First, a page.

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Researchers elucidate network of genes that control when puberty begins

Discovery may pave way for linking environmental factors to early-onset puberty in females

Date:
December 16, 2015
Source:
Oregon Health & Science University
Summary:
In expanding our knowledge of how the brain controls the process of sexual development, researchers have identified, for the first time, members of an elaborate superfamily of genes that regulate the timing of puberty in highly evolved nonhuman primates.
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A handful of genes in a newly found network, operating within the neuroendocrine brain, serve as a 'neurobiological brake' that delay until the end of childhood the activation of hypothalamic genes responsible for launching puberty, thereby preventing the premature awakening of the process.
Credit: © kentoh / Fotolia

In expanding our knowledge of how the brain controls the process of sexual development, researchers at Oregon Healthy & Science University and the University of Pittsburgh have identified for the first time members of an elaborate superfamily of genes that regulate the timing of puberty in highly evolved nonhuman primates. The Zinc finger, or ZNF, gene family comprises approximately 800 individual genes.

A handful of genes in this network, operating within the neuroendocrine brain, serve as a 'neurobiological brake' that delay until the end of childhood the activation of hypothalamic genes responsible for launching puberty, thereby preventing the premature awakening of the process. The paper was published in the journal Nature Communications.

The paper demonstrates that the ZNF gene family encodes repressors -- proteins that hold in check the activity of genes -- to suppress the launch of puberty. The researchers' fresh insights better position scientists to decipher whether environmental factors push the start of puberty to younger ages. Early puberty is associated with an increased incidence of ovarian, uterine and breast cancer as well as an increased incidence of cardiovascular disease and metabolic diseases.

"Deepening our understanding of how the brain controls the initiation of puberty will allow us to understand why girls are initiating puberty at much earlier ages. This knowledge may help build a foundation for developing new avenues to treat precocious puberty," said Alejandro Lomniczi, Ph.D., lead researcher on the study and assistant scientist in neuroscience at the Oregon National Primate Research Center at OHSU. "Our suspicion is that chemical substances contained in human-made products and other environmental factors, such as nutrition, may accelerate reproductive development by epigenetically antagonizing gene repressors such as ZNFs."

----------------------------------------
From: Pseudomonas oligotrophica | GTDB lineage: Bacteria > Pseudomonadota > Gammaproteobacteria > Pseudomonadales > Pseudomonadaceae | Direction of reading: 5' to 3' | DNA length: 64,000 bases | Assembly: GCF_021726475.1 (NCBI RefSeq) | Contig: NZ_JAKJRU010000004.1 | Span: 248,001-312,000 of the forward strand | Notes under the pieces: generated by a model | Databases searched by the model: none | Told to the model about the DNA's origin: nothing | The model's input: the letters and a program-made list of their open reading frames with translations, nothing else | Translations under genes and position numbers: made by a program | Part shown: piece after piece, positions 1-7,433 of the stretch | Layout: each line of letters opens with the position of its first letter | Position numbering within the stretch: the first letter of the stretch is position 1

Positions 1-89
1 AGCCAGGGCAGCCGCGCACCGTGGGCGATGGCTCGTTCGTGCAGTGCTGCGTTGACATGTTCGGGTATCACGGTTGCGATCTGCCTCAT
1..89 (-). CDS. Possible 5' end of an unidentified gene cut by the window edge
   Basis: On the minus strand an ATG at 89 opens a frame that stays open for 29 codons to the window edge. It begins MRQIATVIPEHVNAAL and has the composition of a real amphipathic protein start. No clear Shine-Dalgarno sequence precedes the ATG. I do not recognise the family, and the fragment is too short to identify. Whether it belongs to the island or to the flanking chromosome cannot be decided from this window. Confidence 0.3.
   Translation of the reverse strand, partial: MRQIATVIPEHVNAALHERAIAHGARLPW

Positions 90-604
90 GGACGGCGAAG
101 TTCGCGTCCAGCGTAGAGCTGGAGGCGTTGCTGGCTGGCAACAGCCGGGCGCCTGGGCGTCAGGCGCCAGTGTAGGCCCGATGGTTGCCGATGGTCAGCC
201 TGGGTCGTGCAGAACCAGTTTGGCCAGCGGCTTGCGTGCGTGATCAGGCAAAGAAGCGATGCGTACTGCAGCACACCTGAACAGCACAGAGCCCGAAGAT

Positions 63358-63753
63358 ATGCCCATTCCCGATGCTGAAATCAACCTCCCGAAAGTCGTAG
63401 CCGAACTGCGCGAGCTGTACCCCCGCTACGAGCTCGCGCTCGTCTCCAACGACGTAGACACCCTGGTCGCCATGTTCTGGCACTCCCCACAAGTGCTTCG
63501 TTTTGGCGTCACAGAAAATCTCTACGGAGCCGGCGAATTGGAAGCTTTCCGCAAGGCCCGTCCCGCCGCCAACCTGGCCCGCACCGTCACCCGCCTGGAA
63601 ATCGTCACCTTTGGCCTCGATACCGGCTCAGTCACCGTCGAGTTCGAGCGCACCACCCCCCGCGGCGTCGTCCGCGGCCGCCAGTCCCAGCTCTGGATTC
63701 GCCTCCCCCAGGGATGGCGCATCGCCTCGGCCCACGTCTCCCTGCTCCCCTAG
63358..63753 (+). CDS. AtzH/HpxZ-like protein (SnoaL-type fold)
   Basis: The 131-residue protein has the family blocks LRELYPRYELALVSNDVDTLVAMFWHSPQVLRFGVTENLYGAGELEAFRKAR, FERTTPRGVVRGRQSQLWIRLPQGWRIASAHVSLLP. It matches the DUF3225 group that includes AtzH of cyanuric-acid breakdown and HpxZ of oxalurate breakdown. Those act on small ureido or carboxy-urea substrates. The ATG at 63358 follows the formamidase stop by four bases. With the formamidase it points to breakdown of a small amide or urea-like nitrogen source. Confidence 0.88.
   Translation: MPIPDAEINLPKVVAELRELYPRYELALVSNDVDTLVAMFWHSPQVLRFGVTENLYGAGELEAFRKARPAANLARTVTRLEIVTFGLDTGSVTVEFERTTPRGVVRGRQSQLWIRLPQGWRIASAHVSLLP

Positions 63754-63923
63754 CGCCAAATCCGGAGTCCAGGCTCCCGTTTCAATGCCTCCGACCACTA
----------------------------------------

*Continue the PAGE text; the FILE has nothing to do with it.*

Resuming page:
ZNFs exert their inhibitory effect by setting in motion mechanisms that modify gene activity without changing the sequence of DNA. Because of this, the ZNFs are considered to act "epigenetically," that means by conveying to genes information from the environment without changing the genetic code itself.

The researchers found that the abundance of the messenger RNAs encoding GATAD1 and ZNF573, along with that of five other ZNFs, decreases during the juvenile-pubertal transition in nonhuman primates, when the brake on the hypothalamic drive to the pituitary-gonadal axis is released. ZNFs promote the loss of a DNA-associated protein known as 'histone 3 dimethylated at lysine 4' (H3K4me2) from the controlling region of genes that facilitate puberty. H3K4me2 is normally associated with gene activation. Using a gene therapy paradigm and a rodent model, the researchers selectively increased the abundance of GATAD1 or ZNF573 in the hypothalamus of prepubertal female rats and observed that puberty was delayed in these animals. Altogether their findings suggest that as the production of ZNFs decreases in the hypothalamus during late prepubertal development, the "brake" keeping puberty in check is released and sexual maturity begins.


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Materials provided by Oregon Health & Science University. Note: Content may be edited for style and length.


Journal Reference:

  1. Alejandro Lomniczi, Hollis Wright, Juan Manuel Castellano, Valerie Matagne, Carlos A. Toro, Suresh Ramaswamy, Tony M. Plant, Sergio R. Ojeda. Epigenetic regulation of puberty via Zinc finger protein-mediated transcriptional repression. Nature Communications, 2015; 6: 10195 DOI: 10.1038/NCOMMS10195

Cite This Page:

Oregon Health & Science University. "Researchers elucidate network of genes that control when puberty begins: Discovery may pave way for linking environmental factors to early-onset puberty in females." ScienceDaily. ScienceDaily, 16 December 2015. <www.sciencedaily.com/releases/2015/12/151216081919.htm>.
Oregon Health & Science University. (2015, December 16). Researchers elucidate network of genes that control when puberty begins: Discovery may pave way for linking environmental factors to early-onset puberty in females. ScienceDaily. Retrieved May 26, 2017 from www.sciencedaily.com/releases/2015/12/151216081919.htm
Oregon Health & Science University. "Researchers elucidate network of genes that control when puberty begins: Discovery may pave way for linking environmental factors to early-onset puberty in females." ScienceDaily. www.sciencedaily.com/releases/2015/12/151216081919.htm (accessed May 26, 2017).

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